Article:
(3) To assess NSTOP’s impact on Routine Immunization (a) Did NSTOP enhance performance of RI?
(4) To assess NSTOP’s impact and its contribution to the implementation of other immunization and control programs of the Nigerian Government.
(a) Did NSTOP improve the performance of non-polio SIAs and its components?
(b) Did NSTOP improve the quality of non-polio surveillance (especially within hard to reach populations)?
(c) Did NSTOP improve data quality (DHIS2), proportion of data dissemination and frequency of efficient use of data to inform decisions making and dissemination?
(5) To assess N-STOP’s impact and its contribution to the control of other public health issues (e.g. malaria, Ebola, Lassa fever, etc.)
Overall we would like to measure NSTOP impact and assess how withdrawal of NSTOP program would affect on-going polio eradication and RI activities and to what extent that would be detrimental?
Limitations
Implementation of immunization and other public health programs in Nigeria is conducted by multitude of different partners and engagement and complexity of these interactions varies from state to state and from LGA to LGA. NSTOP efforts are currently directed in 12 states and 184 LGAs. We understand that it may not be easy to quantify singular impact of NSTOP in the ocean of many NGOs and international partners working towards the same goal, but the quantification of progress in selected indicators while comparing baseline data before NSTOP involvement (initial risk assessment) and current status and between NSTOP supported areas and non-NSTOP supported areas, may be avenues to look into NSTOP impact. Secondary aim would be the estimation of specific contribution of NSTOP program towards this progress in light of the involvement of other partners in particular states and LGAs (proportions of contributions).
Scope
The focus of the NSTOP impact evaluation will be on the activities as well as short and long term outcomes of the polio, RI public health interventions and components of the NSTOP program in Nigeria from its inception in 2012 through to the point at which the evaluation is conducted.
(A) Impact Assessment Questions
Impact Assessment Questions Performance Measure Data Type Potential Data Source
1 To quantify N-STOP’s impact and its contribution to building and development of sustainable capacity for Nigeria public health system (national, State and local government levels)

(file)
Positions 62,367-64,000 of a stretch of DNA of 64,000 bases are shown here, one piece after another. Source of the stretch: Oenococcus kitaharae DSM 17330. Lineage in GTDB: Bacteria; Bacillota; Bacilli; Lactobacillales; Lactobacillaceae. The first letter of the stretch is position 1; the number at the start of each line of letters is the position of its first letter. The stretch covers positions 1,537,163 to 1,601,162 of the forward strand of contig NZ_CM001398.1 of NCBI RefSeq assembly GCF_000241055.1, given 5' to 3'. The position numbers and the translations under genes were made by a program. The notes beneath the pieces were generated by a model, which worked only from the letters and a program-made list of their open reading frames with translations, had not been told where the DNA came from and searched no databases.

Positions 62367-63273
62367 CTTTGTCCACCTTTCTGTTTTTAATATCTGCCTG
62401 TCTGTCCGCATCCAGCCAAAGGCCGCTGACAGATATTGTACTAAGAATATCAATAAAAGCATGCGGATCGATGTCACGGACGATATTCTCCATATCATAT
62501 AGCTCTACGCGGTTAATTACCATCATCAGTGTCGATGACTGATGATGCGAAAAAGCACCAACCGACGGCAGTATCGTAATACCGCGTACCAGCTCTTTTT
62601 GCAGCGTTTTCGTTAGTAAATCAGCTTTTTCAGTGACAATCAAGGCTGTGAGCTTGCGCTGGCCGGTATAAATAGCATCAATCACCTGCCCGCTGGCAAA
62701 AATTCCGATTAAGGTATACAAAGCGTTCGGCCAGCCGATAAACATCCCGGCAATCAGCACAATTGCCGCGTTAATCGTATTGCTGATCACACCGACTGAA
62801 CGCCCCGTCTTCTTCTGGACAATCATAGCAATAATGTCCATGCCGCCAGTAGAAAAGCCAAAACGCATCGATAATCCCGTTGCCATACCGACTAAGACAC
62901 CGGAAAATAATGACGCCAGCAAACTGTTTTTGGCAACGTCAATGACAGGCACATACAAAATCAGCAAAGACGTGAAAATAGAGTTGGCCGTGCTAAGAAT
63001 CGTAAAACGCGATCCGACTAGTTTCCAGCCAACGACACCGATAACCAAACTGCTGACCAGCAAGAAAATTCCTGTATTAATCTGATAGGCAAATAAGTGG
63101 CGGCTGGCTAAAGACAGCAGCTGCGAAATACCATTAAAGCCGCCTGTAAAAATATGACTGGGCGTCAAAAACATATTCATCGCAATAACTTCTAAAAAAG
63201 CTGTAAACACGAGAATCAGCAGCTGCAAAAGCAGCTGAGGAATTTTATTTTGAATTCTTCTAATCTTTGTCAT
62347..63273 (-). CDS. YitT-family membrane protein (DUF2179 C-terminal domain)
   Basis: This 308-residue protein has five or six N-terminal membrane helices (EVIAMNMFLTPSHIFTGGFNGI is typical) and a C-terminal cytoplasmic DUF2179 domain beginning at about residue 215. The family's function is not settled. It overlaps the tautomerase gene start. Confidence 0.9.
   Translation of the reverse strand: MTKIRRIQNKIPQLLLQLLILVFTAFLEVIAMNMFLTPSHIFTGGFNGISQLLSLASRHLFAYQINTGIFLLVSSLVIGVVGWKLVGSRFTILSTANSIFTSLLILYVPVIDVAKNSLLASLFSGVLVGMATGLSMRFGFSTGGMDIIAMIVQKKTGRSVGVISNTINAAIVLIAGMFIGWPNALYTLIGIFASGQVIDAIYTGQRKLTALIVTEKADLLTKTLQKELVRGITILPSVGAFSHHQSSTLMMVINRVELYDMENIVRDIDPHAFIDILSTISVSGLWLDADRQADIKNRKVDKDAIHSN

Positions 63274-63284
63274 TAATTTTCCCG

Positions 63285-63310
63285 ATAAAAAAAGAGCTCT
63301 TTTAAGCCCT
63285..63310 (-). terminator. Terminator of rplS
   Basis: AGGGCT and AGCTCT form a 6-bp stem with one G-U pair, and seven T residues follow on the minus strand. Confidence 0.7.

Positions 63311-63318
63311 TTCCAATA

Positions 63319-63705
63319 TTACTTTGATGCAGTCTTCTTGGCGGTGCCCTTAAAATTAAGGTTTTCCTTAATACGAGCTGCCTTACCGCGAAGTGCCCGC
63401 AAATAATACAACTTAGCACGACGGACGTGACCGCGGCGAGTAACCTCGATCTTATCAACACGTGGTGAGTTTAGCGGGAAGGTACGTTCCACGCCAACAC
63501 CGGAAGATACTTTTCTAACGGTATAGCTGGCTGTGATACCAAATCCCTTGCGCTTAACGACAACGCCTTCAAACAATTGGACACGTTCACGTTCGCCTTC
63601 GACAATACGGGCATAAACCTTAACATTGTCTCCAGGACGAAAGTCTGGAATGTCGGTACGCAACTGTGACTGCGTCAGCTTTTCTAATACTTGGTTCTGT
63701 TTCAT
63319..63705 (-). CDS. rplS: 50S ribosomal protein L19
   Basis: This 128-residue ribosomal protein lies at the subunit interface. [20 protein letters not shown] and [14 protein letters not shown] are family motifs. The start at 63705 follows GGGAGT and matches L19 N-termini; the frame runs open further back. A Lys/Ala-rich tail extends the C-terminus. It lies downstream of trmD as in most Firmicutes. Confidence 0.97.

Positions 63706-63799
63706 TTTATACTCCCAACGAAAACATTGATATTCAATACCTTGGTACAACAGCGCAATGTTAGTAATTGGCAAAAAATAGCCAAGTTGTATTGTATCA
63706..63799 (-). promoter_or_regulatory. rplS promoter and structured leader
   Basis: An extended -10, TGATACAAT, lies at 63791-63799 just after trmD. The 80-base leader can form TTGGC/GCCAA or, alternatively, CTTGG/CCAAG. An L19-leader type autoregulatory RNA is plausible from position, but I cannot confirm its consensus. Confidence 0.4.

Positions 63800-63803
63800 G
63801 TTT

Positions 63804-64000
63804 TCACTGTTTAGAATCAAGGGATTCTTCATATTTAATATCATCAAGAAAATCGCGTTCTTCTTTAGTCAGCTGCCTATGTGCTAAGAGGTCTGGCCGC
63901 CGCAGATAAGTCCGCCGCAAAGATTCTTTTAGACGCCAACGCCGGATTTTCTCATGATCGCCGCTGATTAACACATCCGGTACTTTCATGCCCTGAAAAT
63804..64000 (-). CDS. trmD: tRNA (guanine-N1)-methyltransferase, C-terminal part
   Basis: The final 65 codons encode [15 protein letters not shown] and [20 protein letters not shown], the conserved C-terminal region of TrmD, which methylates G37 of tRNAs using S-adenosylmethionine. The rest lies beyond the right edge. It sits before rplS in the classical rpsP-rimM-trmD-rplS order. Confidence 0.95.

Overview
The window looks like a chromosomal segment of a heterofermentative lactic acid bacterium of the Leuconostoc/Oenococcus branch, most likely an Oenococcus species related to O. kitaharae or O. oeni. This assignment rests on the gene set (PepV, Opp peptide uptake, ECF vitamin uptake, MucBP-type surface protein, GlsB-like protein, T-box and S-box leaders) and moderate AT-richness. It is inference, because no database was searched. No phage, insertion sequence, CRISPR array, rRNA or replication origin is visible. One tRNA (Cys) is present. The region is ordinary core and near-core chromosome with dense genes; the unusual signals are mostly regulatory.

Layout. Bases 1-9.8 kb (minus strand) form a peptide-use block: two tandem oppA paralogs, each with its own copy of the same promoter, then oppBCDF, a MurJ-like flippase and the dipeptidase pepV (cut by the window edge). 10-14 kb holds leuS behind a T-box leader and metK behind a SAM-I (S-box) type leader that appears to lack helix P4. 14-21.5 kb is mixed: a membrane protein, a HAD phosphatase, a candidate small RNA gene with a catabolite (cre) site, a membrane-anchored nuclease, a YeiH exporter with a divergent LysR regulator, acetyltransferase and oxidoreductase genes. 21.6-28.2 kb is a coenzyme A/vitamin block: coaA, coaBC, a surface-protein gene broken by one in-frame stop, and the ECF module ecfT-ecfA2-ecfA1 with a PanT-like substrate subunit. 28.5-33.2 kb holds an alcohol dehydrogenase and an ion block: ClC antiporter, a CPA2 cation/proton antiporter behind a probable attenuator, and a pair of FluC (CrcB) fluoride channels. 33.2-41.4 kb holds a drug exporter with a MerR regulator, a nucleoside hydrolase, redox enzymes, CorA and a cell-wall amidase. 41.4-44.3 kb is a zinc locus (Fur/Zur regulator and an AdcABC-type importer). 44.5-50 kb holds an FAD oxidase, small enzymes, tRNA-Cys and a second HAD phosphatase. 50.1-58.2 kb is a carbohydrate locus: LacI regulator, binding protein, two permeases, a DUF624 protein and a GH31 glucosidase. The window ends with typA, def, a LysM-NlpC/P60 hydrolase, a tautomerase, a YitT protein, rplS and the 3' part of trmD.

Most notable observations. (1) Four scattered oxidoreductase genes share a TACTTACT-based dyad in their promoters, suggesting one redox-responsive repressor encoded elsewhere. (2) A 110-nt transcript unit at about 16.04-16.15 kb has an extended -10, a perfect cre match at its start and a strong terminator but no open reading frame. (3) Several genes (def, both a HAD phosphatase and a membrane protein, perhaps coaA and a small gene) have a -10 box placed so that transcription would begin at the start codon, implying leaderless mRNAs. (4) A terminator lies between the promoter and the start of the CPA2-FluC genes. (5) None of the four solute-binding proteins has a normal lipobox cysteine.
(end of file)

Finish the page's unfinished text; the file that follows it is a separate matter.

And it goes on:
A Did NSTOP build sustainable polio and routine immunization capacity for Nigeria public health systems at the local as well as state level? • Improved knowledge and skills of trained government staff at ward, LGA and state level
• Proportion of government staff trained
• Proportion of LGAs using a supervisory checklist for visits
• Capacity for nomadic and hard to reach populations Pre and post-test, retention of knowledge. Trainings are competency focused, supervisory questioning (how to fill chart, calculate vaccine stock needed), both for NSLOs and for health facility and government LGA staff Supervisory check list for monthly supervision • NSTOP data and records
• Primary data collection as needed
2 To quantify N-STOP’s impact and its contribution to the implementation of the polio immunization program of the Nigerian Government (national, State and local government levels)
A Did NSTOP improve quality of polio campaigns? • Quality of polio campaigns
• Quality of campaigns focusing on nomadic and hard to reach populations
• # of non-polio AFP case with 0 dose and or 1-3 doses in last 12 months in children 6- 35 months of age
• LQAs findings
• Independent monitoring data Concurrent monitoring data (SMS reporting for MST NSTOP, MST reports)
• Polio dash board data
• Vaccinator tracking system • National EOC
• Nstop data
• Primary data collection as needed
B Did NSTOP improve quality of detection, reporting and verification of AFP cases?
• NSTOP staff especially at the LGA level participate in AFP case search and case investigation
• NSTOP raining of local government personal and improvement of AFP surveillance, NSTOP staff also conduct active case search for AFP